Sex-positive and anti-censorship feminist views[edit] Sex-positive feminism[edit] Main article: Sex-positive feminism In this view, pornography is seen as being a medium for women's sexual expression. Sex-positive feminists view many radical feminist views on sexuality, including views on pornography, as being equally oppressive as those of patriarchal religions and ideologies, and argue that anti-pornography feminist discourse ignores and trivializes women's sexual agency. Ellen Willis (who coined the term "pro-sex feminism") states "As we saw it, the claim that 'pornography is violence against women' was code for the neo-Victorian idea that men want sex and women endure it."[26] Sex-positive feminists take a variety of views towards existing pornography. Many of these feminists see pornography as subverting many traditional ideas about women that they oppose, such as ideas that women do not like sex generally, only enjoy sex in a relational context, or that women only enjoy vanilla sex. They also argue that pornography sometimes shows women in sexually dominant roles and presents women with a greater variety of body types than are typical of mainstream entertainment and fashion, and that women's participation in these roles allows for a fulfillment of their sexual identity and free expression. Feminist critique of censorship[edit] Many feminists regardless of their views on pornography are opposed on principle to censorship. Even the feminists who see pornography as a sexist institution, also see censorship (including MacKinnon's civil law approach) as an evil. In its mission statement, Feminists for Free Expression argues that censorship has never reduced violence, but historically been used to silence women and stifle efforts for social change. They point to the birth control literature of Margaret Sanger, the feminist plays of Holly Hughes, and works like Our Bodies, Ourselves and The Well of Loneliness as examples of feminist sexual speech which has been the target of censorship. FFE further argues that the attempt to fix social problems through censorship, "divert[s] attention from the substantive causes of social ills and offer a cosmetic, dangerous 'quick fix.'" They argue that instead a free and vigorous marketplace of ideas is the best assurance for achieving feminist goals in a democratic society.[27] Critics of anti-pornography feminism accuse their counterparts of selective handling of social scientific evidence. Anti-pornography feminists are also critiqued as intolerant of sexual difference and is characterized as often indiscriminately supporting state censorship policy and are accused of complicity with conservative sexual politics and Christian Right groups. Several feminist anti-censorship groups have actively opposed anti-pornography legislation and other forms of censorship. These groups have included the Feminist Anti-Censorship Taskforce (FACT) and Feminists for Free Expression in the US and Feminists Against Censorship in the UK. Andrea Dworkin and Catharine MacKinnon responded with a statement claiming that the idea that these raids reflected the application of pre-Butler standards and that it was actually illegal under Butler to selectively target LGBT materials.[28] However, opponents of Butler have countered that the decision simply reinforced an existing politics of censorship that pre-dated the decision.[29][30] Anti-censorship feminists[who?] question why only some forms of sexist communication (namely sexually arousing/explicit ones) should be banned, while not advocating bans against equally misogynist public discourse. Susie Bright notes, "It's a far different criticism to note that porn is sexist. So are all commercial media. That's like tasting several glasses of salt water and insisting only one of them is salty. The difference with porn is that it is people fucking, and we live in a world that cannot tolerate that image in public."[31] Feminist pornography[edit] Main article: Feminist pornography Pornography produced by and with feminist women is a small, but growing segment of the porn industry. According to Tristan Taormino, "Feminist porn both responds to dominant images with alternative ones and creates its own iconography."[32] Some pornographic actresses such as Nina Hartley,[33] Ovidie,[34] Madison Young, and Sasha Grey are also self-described sex-positive feminists, and state that they do not see themselves as victims of sexism. They defend their decision to perform in pornography as freely chosen, and argue that much of what they do on camera is an expression of their sexuality. It has also been pointed out that in pornography, women generally earn more than their male counterparts.[35] Feminist porn directors include Candida Royalle, Tristan Taormino, Madison Young, Shine Louise Houston, and Erika Lust. Some of these directors make pornography specifically for a female or genderqueer audience, while others try for a broad appeal across genders and sexual orientations.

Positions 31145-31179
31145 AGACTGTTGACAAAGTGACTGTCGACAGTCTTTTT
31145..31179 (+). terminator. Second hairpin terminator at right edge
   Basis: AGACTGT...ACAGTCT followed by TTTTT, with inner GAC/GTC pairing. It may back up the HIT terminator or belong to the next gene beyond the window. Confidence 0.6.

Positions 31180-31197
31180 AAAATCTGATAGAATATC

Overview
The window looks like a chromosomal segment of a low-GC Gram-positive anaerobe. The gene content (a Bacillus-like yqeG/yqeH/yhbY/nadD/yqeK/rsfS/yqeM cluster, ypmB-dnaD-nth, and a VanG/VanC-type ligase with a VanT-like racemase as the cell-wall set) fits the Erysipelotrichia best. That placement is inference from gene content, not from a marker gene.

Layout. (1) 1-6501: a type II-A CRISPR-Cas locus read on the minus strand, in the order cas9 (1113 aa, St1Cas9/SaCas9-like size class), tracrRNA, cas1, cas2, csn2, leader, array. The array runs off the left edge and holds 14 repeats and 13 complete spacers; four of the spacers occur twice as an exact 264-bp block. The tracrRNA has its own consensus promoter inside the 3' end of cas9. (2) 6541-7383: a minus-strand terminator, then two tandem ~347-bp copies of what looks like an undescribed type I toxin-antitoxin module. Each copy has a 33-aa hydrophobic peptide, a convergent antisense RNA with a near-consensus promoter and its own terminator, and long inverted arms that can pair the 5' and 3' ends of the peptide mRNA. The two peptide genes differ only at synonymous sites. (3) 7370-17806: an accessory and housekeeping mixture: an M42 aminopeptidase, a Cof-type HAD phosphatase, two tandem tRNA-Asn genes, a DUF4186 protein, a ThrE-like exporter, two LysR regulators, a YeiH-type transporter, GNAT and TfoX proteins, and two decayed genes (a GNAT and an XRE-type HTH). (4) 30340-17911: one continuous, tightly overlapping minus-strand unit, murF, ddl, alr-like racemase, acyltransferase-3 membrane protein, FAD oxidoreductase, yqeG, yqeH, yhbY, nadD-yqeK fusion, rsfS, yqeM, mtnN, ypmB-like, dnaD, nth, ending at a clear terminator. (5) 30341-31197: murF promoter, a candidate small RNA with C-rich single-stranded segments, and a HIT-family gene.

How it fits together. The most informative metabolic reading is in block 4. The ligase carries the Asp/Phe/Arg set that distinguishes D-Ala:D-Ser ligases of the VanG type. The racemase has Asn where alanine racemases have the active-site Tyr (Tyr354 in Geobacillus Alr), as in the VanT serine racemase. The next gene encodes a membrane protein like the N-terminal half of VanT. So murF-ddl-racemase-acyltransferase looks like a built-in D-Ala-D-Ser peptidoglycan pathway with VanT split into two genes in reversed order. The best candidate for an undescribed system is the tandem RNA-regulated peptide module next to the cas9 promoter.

Specific issues[edit] Pornography vs. erotica[edit] Some anti-pornography feminists, such as Gloria Steinem and Page Mellish, distinguish between "pornography" and "erotica", as different classes of sexual media, the former emphasizing dominance and the latter emphasizing mutuality. Steinem holds that, "These two sorts of images are as different as love is from rape, as dignity is from humiliation, as partnership is from slavery, as pleasure is from pain." Feminists who subscribe to this view hold that erotica promotes positive and pro-woman sexual values and does not carry the harmful effects of pornography.[36] Other anti-pornography feminists are more skeptical about this distinction, holding that all sexual materials produced in a patriarchal system are expressions of male dominance.[37] Andrea Dworkin wrote, "erotica is simply high-class pornography: better produced, better conceived, better executed, better packaged, designed for a better class of consumer."[38] However, some feminists tend not to make a distinction between pornography and erotica, and those who have addressed the distinction made by Steinem and others find it problematic. Ellen Willis holds that the term 'erotica' is needlessly vague and euphemistic, and appeals to an idealized version of what kind of sex people should want rather than what arouses the sexual feelings people actually have. She also emphasizes the subjectivity of the distinction, stating, "In practice, attempts to sort out good erotica from bad porn inevitably comes down to 'What turns me on is erotica; what turns you on is pornographic.'"[39] Some feminists[who?] make an analogous distinction between mainstream pornography and feminist pornography, viewing mainstream pornography as problematic or even wholly misogynistic, while praising feminist pornography.[40][41] Sex workers[edit] Main article: Feminist views on prostitution The work of feminist pornography includes studying women, children and men in the industry. Some feminists[who?] argue against pornography because it can be viewed as demeaning and degrading to women and men. Some[who?] argue that pornography is used by men as a guide to hate, abuse, and control women.[42]